A Member, officer, or employee of the Senate shall not receive any compensation, nor shall he permit any compensation to accrue to his beneficial interest from any source, the receipt or accrual of which would occur by virtue of influence improperly exerted from his position as a Member, officer, or employee.
This passage is from page 15 of the Senate Code of Official Conduct prepared in 2015 and prompted by the 2012 passing of the Stop Trading on Congressional Knowledge Act of 2012, otherwise known as the Stock Act. The Stock Act even goes as far as to spell out that members of Congress are not exempt from insider-trading laws, just like the rest of us.
While these rules ban the use of insider information by congressional employees, executive branch employees, and judicial branch employees, it does not establish an outright ban on trading for any of these government workers. The good news here is that while the act doesn't ban trading, it does establish a reporting framework, giving government traders a 30- to 45-day window, depending on the situation, to report trades.
Because of this mandated transparency, there are now sites like Capitol Trades, and House Stock Watcher, which tracks these trades. ETF issuer Subversive ETFs teamed up with Twitter user Unusual Whales who tracks and catalogs these trades and they are currently launching two new ETFs that will do that for you.
NANC & KRUZ
Because folks across the political spectrum seem to love money, The Unusual Whales Subversive Democratic Trading ETF (NANC) and the Unusual Whales Subversive Republican Trading ETF (KRUZ) are slated to start trading Tuesday. Both funds sport a 75-basis point expense ratio, meaning that a shareholder with $1,000 invested in either fund over a calendar year would pay $7.50 in fees over that period.
The approach is fairly straightforward. The portfolio for each of these funds is based on reported trades by either registered Democrat or Republican members of Congress or their family members. The issuer spells out that it is not tracking any unregistered, Independent, Libertarian, Green, or other party member trades. Looking through the holdings for each fund, NANC has 782 equity positions and KRUZ has 526. The funds have 302 positions in common meaning that holding NANC would give you exposure to roughly 40% of KRUZ and holding KRUZ gives you about 58% exposure to NANC.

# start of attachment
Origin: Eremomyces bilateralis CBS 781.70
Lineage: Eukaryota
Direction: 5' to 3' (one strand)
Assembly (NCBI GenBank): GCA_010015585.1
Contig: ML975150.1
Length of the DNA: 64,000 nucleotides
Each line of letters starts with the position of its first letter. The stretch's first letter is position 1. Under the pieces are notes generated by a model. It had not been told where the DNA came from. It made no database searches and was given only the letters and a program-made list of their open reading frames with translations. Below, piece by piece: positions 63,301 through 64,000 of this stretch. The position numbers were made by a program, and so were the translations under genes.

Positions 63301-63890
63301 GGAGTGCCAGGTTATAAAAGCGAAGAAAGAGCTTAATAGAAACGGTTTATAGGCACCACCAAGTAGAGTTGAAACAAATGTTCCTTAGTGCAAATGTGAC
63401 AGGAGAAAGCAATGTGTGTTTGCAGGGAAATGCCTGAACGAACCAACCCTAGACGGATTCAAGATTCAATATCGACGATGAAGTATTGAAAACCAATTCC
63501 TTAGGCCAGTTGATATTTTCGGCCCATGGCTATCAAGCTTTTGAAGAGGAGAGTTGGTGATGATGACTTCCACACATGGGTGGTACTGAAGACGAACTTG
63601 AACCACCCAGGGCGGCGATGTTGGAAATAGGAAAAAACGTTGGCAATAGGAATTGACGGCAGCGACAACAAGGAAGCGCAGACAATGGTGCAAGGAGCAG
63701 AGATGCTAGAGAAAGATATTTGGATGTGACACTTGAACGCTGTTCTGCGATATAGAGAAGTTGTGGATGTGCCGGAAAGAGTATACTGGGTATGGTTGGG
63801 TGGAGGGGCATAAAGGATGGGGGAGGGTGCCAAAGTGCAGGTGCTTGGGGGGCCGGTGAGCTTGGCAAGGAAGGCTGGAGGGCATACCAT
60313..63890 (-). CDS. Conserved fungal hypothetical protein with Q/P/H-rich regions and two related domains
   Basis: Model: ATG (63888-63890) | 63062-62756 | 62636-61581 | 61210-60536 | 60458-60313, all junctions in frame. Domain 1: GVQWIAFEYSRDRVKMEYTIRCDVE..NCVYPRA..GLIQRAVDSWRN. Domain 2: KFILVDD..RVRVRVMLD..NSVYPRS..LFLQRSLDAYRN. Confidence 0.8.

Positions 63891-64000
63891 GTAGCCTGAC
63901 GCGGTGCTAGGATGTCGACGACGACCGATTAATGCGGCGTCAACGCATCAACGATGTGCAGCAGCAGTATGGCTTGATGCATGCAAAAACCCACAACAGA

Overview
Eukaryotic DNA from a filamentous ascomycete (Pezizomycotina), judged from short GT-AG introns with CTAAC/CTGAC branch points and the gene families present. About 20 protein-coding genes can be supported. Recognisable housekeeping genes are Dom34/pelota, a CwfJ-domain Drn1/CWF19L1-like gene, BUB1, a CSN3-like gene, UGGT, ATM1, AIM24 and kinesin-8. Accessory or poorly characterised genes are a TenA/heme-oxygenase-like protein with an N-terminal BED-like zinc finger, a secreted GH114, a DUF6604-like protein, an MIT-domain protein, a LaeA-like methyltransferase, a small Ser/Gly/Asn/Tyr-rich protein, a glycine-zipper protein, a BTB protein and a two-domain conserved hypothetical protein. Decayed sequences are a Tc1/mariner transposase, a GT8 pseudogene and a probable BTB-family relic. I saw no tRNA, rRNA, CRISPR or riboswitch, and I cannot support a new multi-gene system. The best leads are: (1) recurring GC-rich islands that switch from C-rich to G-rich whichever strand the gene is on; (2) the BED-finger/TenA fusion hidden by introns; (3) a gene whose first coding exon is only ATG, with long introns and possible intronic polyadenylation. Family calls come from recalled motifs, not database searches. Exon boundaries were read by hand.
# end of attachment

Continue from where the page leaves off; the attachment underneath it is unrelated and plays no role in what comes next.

You might be thinking that getting in 30 or 45 days after the initial trade means that the bulk of the juice has been squeezed out of these trades. I can't blame you for thinking that given that there have been a number of studies that point to the ineffectiveness of tracking hedge fund 13F reporting like this paper, or this Harvard Law School study. I would say that the difference here is that oftentimes, hedge funds perform what is known as "window dressing" around these reports, which means they essentially rework their portfolio so that it looks different on the reporting day than it does any other day. Further, 13F reporting is required only for long positions, not anything held short, or currency or commodity positions, long or short.
What I like about this approach is that members of Congress are required to report everything, and frankly, given the speed of government, the odds that these trades are popping within 30 days are pretty slim. If they are working that quickly then we have some serious issues, which I think can be alleviated by my closing, below.
Wrap it Up
Considering that members of Congress just can't seem to stop themselves from insider trading, as evidenced by this recent article discussing 78 lawmakers who were found with their collective hands in the proverbial cookie jar. I don't see why we don't just ban trading by these individuals outright. Assets in a blind trust? Fine. Any other situation that gives them a direct or indirect fiduciary duty over their own assets? Nope. All I know is that when I worked a Morgan Stanley as product manager for their closed-end funds in the mid-aughts, I, and all of my co-workers were prohibited from trading any name that was on the firm's research list.
Did I have access to any material, non-public information on these companies? No. Would my being able to trade these names create even a whiff of impropriety? Maybe, and that was enough to justify this prohibition. Given the 7-, 8- and 9-figure net worth tallies of many of these public officials, perhaps we can all agree that enough is enough, especially if they're jumping the information access line. In the meanwhile, if you can't beat 'em, join 'em with NANC and KRUZ.